Read this wisdom-filled guide before you begin prepping

So you finally decided it’s high time to prepare for a potential crisis or a natural disaster. Whatever your reasoning for taking up prepping, an article in Survivopedia has some strong suggestions about your starting position and priorities.

The first and more important thing is to learn the basics of survival. Determine your main priorities, decide between bugging out or bugging in, find out the right food to stockpile, calculate the amount of water you will need to stay alive, and so on.

Think of all the possible disasters that are most likely to hit your location. Determine how badly each event will change your life. This will let you prioritize a crisis, although you should also prepare for other threats. (Related: How to prevent bug bites in the wild.)

Grow your stockpile

Now it is time to start building your stockpile. Get the essentials first: Food, water, and a means of keeping cool or warm, depending on the climate.

The trick is to stockpile a small amount of each essential item at the same time. It won’t do if you have a lot of food but no water, and vice versa.

Build up enough essential supplies for one week. Then you can move to other necessities, such as medical supplies and weapons.

Once you have enough to last a week, expand it to a month’s worth of supplies. Again, alternate between basic and supplemental material.

Repeat this until you think you have enough to last you for the crisis. Most preppers aim for a minimum of six months to a year.

Make sure the supplies will last a long time. The food must be preserved, the water must be stored, and so on.

Get the right tools

Supplies are good, but the right equipment is better as it will be able to provide your needs better than the best stockpile.

A good example involves water. A single person needs a gallon every day. And that is just drinking water. It doesn’t cover the water you will use for laundry, gardening, and the like.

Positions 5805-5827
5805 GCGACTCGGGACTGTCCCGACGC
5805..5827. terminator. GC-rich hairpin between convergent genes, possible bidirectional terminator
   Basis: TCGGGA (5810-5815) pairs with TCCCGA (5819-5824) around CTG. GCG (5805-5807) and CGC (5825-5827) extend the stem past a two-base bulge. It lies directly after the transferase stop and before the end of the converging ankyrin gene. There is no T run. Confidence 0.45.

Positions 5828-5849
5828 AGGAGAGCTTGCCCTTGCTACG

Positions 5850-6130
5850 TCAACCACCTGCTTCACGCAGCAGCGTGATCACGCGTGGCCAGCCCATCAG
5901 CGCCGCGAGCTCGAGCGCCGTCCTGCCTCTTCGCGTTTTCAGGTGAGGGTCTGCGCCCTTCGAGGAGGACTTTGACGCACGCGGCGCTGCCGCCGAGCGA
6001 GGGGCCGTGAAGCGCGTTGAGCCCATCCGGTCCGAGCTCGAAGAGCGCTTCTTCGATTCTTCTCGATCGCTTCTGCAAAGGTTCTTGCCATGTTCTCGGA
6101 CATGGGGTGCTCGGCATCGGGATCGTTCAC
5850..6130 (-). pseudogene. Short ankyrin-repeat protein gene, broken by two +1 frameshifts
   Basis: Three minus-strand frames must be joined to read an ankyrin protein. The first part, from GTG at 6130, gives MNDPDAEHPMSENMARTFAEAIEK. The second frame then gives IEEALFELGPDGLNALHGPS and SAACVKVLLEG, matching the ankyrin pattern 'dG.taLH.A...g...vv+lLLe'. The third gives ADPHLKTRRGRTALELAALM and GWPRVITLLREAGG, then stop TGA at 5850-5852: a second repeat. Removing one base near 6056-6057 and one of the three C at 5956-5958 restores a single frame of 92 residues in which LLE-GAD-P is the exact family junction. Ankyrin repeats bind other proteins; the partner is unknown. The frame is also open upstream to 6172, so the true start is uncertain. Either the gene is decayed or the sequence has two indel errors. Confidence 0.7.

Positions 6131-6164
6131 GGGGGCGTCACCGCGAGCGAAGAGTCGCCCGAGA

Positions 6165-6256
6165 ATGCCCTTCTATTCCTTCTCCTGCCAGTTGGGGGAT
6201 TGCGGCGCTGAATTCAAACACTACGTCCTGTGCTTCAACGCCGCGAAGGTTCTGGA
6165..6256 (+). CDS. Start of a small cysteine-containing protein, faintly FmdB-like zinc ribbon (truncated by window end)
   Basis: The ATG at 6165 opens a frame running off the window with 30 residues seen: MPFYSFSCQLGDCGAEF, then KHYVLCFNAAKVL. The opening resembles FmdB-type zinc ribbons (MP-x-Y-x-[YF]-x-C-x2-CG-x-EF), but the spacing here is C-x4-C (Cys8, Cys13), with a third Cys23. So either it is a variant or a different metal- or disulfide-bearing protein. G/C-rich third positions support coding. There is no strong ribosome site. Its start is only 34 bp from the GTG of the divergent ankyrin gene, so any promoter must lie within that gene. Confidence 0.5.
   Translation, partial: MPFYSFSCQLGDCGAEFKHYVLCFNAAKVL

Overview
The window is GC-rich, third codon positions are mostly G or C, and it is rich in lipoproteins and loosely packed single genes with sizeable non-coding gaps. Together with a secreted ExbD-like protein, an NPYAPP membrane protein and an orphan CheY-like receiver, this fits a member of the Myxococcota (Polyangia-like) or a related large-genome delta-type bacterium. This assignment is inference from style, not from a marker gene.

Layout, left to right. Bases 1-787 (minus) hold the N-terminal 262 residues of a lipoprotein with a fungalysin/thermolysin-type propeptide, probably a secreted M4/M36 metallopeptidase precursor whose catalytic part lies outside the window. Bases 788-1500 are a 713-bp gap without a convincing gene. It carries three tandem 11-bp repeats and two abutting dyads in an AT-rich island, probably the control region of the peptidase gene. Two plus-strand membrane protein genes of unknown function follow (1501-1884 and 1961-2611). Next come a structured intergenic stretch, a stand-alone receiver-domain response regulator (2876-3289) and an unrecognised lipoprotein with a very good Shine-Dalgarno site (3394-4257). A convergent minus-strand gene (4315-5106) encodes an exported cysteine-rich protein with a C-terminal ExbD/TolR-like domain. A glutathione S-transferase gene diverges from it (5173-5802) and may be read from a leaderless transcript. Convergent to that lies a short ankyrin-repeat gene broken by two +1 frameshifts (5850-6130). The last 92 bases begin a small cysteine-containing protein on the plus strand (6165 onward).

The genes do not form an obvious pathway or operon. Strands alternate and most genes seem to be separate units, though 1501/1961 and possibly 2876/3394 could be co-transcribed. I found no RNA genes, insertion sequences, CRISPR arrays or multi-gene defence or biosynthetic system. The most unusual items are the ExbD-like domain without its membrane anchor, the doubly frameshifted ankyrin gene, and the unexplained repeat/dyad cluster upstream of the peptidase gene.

You cannot stockpile enough water to cover your needs for a year. But you can get equipment that can collect and clean water. Water distillers and purifiers will allow you to replenish your stockpile over the long term.

Likewise, your stockpile of canned food will one day run out. You will need to make more food, which calls for a way to grow fresh food, such as a survival garden or a backyard poultry farm. Then you will need to preserve that food by canning or drying it.

Learn survival skills

The only thing better than equipment is the skill to create those tools. Learn how to make your own survival gear, preferably by improvising with what materials you have at hand but also by building up a workshop to make simple but proper tools.

There is a slim but existent chance that a disaster will completely destroy your shelter, your supplies, and your equipment. Or you might get swept into a survival situation when you are away from your gear.

If that happens, you must have the survival skills and knowledge to keep yourself alive until you can make it back. Carrying a bug-out bag or survival kit with you at all times will help, but if you do not know what to do in an emergency, you are doomed.

Last but not least, avoid getting sidetracked by the desire for comfort. Focus on what will keep you alive when SHTF instead of what will make your life more comfortable.

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